November 23, 2015

 

Antibiotics use issue comes to fore, again

 

 

A study on the use of antibiotics in food animals has recommended that authorities encourage the use of vaccination and make immunisation cheaper for farmers to discourage the use of antibiotics.

 

The study, which was released recently by the Imperial College London, said that excessive use of antibiotics in animals is contributing as much as overuse in humans to the global antibiotic resistance crisis.

 

According to the study, whose lead researchers were from the Imperial College London, antibiotic-resistant bacteria can pass from animal to humans through meat-eating.

 

"If you eat a chicken that contains an antibiotic-resistant bacteria, such as E.coli--and the chicken is not cooked properly--the bacteria can lodge in your gut. There is then a risk of it escaping from your intestines, and perhaps traveling to your gallbladder or urinary tract, where it may potentially trigger an infection that doesn't respond to antibiotics," said the study's co-author Dr Luke Moore of Imperial College London.

 

The study said that in order to tackle this issue, authorities should encourage the use of vaccination, as this would prevent antibiotic use.

 

Consumer Report report

 

The Imperial College London came just after Consumer Reports released a special report on "America's Antibiotic Crisis" which found that "antibiotic-resistant bacteria are all too prevalent in our meat supply".

 

"Over the years, we've tested hundreds of packages of supermarket meat, poultry, and shrimp, and found multidrug-resistant bacteria in samples from every type of animal," said Dr. Urvashi Rangan, executive director of the Food Safety and Sustainability Center at Consumer Reports. 

 

Consumer Reports also said that over the past three years, it had tested four types of meat for bacterial contamination. "We found superbugs in all of them. And in most of our tests, we saw differences between meat raised conventionally and meat that was more sustainably produced, without antibiotics". Superbugs refer tomethicillin-resistant staphylococcus aureus (MRSA) and bacteria resistant to three or more types of antibiotics.

 

The North American Meat Institute (NAMI), in reaction to the Consumer Reports' "much-promoted 'report' on meat and antibiotic resistance", said last week, "As the North American Meat Institute (NAMI) has pointed out in response to Consumer Reports' previous tests of meat and poultry cited in this story, it is nearly impossible to draw conclusions on antibiotic resistance and its relationship to production methods because Consumer Reports does not provide any detailed data to support its assertions".

 

"It is disappointing that Consumer Reports continues to perpetuate myths about 'superbugs' on meat and poultry products," said Dr. Betsy Booren, NAMI vice president of scientific affairs. "Bacteria develop resistance in nature in response to a variety of threats. Just because bacteria are resistant to one or more antibiotics does not mean they are superbugs and this is a fact that has been affirmed by the US Food and Drug Administration. More meaningful information would indicate whether pathogenic bacteria are resistant to certain types of antibiotics, but Consumer Reports has never shared this information publicly".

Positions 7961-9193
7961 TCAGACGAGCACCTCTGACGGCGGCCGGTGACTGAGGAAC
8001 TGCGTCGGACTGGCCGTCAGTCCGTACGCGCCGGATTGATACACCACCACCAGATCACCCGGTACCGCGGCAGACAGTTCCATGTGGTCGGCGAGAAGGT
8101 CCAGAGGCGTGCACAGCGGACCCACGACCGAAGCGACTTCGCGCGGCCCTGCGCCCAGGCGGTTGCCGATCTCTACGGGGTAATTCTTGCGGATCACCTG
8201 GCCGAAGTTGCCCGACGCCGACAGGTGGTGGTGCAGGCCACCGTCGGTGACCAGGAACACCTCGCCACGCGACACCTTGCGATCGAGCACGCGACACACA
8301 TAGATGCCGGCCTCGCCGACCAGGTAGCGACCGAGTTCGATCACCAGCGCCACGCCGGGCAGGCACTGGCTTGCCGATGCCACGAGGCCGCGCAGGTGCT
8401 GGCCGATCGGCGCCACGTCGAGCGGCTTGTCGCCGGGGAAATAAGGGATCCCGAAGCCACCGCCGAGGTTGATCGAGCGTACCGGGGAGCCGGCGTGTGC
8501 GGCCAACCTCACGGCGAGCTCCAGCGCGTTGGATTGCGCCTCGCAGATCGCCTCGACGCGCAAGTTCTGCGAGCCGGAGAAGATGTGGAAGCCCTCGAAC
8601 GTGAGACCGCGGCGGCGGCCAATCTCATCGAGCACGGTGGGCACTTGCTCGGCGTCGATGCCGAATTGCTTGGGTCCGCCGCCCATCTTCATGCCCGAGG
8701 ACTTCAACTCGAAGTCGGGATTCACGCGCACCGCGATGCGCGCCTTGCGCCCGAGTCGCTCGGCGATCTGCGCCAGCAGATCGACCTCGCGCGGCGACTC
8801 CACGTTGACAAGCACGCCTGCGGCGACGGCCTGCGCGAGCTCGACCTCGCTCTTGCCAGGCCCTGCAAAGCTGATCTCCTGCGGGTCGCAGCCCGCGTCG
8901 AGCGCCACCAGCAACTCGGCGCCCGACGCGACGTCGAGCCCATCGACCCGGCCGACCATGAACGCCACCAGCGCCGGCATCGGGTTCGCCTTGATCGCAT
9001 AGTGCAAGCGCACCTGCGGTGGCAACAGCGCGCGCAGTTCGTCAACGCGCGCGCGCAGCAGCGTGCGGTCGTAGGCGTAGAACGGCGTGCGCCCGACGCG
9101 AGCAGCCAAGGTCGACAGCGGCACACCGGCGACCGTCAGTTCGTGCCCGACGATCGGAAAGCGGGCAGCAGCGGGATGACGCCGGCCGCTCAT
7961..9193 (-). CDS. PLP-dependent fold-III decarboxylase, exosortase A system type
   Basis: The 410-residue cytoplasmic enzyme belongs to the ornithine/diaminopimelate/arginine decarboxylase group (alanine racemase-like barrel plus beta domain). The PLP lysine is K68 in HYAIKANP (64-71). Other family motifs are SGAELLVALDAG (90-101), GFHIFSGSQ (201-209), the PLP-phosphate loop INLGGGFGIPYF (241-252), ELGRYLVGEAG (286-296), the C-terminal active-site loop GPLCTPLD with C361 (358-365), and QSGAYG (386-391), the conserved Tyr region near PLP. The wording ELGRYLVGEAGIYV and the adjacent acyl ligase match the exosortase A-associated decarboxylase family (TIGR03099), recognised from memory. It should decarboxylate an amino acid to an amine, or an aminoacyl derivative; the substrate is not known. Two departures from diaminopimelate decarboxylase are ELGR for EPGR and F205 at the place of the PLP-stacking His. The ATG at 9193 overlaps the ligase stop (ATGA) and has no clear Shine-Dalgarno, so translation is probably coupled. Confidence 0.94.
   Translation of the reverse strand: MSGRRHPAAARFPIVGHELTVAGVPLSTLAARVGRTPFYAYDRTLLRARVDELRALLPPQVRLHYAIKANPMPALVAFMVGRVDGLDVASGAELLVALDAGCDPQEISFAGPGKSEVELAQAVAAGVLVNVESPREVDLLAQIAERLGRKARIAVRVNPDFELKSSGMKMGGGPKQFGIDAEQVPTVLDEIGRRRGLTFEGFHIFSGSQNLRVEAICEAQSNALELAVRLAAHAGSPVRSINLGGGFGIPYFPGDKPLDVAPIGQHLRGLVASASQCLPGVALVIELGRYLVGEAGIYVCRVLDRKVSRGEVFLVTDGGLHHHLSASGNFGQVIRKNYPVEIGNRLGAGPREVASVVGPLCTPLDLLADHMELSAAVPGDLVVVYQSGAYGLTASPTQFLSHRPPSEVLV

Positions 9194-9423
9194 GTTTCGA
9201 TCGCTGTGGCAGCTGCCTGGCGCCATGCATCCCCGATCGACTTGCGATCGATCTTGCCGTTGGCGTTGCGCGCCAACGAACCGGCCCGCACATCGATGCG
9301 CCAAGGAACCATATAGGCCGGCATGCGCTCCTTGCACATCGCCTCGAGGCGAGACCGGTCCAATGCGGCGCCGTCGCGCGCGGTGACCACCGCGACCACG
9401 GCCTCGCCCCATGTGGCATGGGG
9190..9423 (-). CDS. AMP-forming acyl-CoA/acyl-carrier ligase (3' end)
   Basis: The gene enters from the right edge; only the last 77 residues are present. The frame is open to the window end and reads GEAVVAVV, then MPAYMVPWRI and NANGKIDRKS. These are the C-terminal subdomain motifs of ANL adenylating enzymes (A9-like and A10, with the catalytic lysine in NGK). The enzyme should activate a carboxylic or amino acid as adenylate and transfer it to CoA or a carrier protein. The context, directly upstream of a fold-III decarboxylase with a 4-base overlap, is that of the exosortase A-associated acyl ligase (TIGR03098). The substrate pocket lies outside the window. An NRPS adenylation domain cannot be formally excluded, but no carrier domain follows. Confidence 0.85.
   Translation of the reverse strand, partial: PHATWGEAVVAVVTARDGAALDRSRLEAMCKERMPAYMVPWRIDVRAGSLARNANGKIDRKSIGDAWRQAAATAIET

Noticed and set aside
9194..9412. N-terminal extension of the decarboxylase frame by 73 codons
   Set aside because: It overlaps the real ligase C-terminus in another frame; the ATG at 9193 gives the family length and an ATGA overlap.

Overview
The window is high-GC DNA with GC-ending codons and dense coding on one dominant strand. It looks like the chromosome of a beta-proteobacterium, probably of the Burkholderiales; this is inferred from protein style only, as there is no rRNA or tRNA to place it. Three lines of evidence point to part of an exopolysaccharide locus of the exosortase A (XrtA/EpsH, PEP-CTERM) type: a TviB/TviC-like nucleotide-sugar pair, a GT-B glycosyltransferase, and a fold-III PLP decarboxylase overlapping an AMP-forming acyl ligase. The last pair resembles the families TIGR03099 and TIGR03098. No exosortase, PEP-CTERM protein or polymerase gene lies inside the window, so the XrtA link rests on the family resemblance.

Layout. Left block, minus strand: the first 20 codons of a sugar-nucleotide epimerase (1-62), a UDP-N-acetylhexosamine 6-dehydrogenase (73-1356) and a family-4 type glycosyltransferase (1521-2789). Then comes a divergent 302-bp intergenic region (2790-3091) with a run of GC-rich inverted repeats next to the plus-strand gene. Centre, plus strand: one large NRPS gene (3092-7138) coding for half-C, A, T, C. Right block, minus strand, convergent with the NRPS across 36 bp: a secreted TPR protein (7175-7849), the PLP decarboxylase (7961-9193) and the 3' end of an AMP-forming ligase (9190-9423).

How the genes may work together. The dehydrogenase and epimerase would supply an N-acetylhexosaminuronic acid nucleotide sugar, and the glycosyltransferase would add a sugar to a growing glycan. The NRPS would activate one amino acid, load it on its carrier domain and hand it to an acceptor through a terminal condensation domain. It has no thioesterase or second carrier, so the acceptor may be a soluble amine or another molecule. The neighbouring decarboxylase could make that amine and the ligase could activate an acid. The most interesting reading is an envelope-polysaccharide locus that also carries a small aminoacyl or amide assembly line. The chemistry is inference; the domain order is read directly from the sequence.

NAMI: MRSA not foodborne

 

NAMI also claimed that Consumer Reports did not mention any specific antibiotic-resistant bacteria besides MRSA which, it said, "is not considered a foodborne pathogen".

 

"In its previous tests of meat and poultry products that form the basis for this report, the bacteria most often found such as Enterococcus and generic E. coli are commonly found in the environment and are not considered pathogenic bacteria", the NAMI statement said.

 

The US National Chicken Council also issued a statement reiterating what the Food and Drug Administration had stated that "it is inaccurate and alarmist to define bacteria resistant to one, or even a few, antibiotics as 'Superbugs' if these same bacteria are still treatable by other commonly used antibiotics".

 

The NCC also claimed that any chicken meat sold in the US "is free of antibiotics". "The USDA regulates withdrawal periods to ensure no meat bought in the store contains antibiotics or antibiotic residue from animals that may need medicine", it explained.

 

NCC: Antibiotics use only for treatment

 

Tom Super, NCC spokesman, said, The National Chicken Council believes medically important antibiotics should only be used on the farm to treat and prevent disease, and not be administered to promote growth".

 

Super also stressed that "any possible bacteria, antibiotic resistant or not, is killed by proper cooking".  

 

US senators Dianne Feinstein and Susan Collins filed a bill in March seeking to combat the overuse of medically important antibiotics in animals, as the US Centers for Disease Control and Prevention had said antibiotic resistance was one of the most pressing health threats facing the world.

 

Under the proposed Prevention of Antibiotic Resistance Act of 2015, the FDA would be required to withdraw its approval of medically important antibiotics used for disease prevention or control that are at high risk of abuse, unless the producer of the drug can demonstrate that its use in agriculture does not pose a risk to human health. --Rick Alberto

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